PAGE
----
Allow team members to contribute and critique your work. You will be surprised how beneficial that can be for improving the quality of your own delivery. One of my biggest challenges in moving into consultancy was the pace of delivery. Being somewhat of a perfectionist, I struggled for quite some time. Perfection is the enemy of done. So be sure to deliver against expectations, but don’t aim to be completely perfect. Your work will go through a quality process where peers will point things out, and you will deliver something that has a more collaborative effort behind it.

Tip #6: Solve Problems

If you can’t be part of the solution, don’t be part of the problem. I am sure you have heard this before. Remember that you as a consultant are only there for a very short time in the lifetime of organizations. A culture exists. There were political battles in place for a long time before you, and they will continue to stay beyond your tenure. If a person sits in a manager’s chair not because of a competency, but perhaps because of their manager being an old friend from university days, remember, none of these factors are in your control. Don’t waste your precious time even thinking about them.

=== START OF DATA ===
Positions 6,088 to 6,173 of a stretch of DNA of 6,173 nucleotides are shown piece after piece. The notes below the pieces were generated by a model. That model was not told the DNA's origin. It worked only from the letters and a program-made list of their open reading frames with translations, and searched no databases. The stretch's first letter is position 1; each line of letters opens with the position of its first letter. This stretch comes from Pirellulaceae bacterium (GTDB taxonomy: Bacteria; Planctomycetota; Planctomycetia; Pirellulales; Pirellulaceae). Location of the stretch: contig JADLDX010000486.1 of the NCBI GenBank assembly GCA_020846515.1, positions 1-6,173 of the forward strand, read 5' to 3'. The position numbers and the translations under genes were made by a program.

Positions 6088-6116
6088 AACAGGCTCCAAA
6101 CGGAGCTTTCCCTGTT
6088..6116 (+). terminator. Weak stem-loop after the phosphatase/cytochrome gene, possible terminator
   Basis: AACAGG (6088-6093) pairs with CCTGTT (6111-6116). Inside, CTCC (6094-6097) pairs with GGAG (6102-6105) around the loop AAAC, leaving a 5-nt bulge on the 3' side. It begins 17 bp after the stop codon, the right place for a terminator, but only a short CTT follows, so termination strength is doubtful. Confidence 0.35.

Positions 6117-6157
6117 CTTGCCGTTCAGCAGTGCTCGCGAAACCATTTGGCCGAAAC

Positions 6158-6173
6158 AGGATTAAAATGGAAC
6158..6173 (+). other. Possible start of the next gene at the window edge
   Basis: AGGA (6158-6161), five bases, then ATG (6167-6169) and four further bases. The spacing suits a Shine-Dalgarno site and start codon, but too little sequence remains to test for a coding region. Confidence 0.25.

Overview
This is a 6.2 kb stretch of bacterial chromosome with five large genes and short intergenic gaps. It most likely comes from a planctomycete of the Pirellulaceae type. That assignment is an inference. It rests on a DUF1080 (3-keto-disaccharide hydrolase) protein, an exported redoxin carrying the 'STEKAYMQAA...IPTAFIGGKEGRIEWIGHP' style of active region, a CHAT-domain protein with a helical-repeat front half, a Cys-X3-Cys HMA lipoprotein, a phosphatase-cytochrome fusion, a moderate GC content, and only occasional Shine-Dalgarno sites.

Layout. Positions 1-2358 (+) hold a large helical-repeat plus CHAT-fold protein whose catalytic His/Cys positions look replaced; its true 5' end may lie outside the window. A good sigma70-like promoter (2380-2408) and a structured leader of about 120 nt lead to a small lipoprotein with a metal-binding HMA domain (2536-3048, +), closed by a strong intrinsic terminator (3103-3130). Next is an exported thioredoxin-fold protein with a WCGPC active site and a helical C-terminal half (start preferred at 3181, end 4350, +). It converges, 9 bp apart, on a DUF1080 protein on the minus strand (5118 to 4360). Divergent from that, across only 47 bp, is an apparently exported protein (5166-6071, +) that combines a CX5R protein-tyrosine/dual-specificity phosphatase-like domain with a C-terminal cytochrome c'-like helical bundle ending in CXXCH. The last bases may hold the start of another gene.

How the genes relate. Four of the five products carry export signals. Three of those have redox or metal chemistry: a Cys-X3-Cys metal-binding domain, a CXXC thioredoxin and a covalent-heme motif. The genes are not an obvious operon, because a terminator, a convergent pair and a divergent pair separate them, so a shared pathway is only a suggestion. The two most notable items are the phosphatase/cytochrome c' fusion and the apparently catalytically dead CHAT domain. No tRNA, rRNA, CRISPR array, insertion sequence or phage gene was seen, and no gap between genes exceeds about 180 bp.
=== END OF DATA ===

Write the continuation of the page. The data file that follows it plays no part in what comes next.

You want to focus on the things that affect you; focus on yourself and making yourself the best you can be. Do you know who your stakeholders are? Are you meeting their expectations? Be proactive and solution oriented. You and your company were brought on board to address an issue; that is the only issue that you need to focus on. Be open, but don’t be an open book. Troublemakers may try to divert your focus, but they will give up after some time. Sometimes a company will run a project only to consume budget that needs to be used up before the end of the financial calendar. Your role here might be only to coordinate a few things and move silently forward.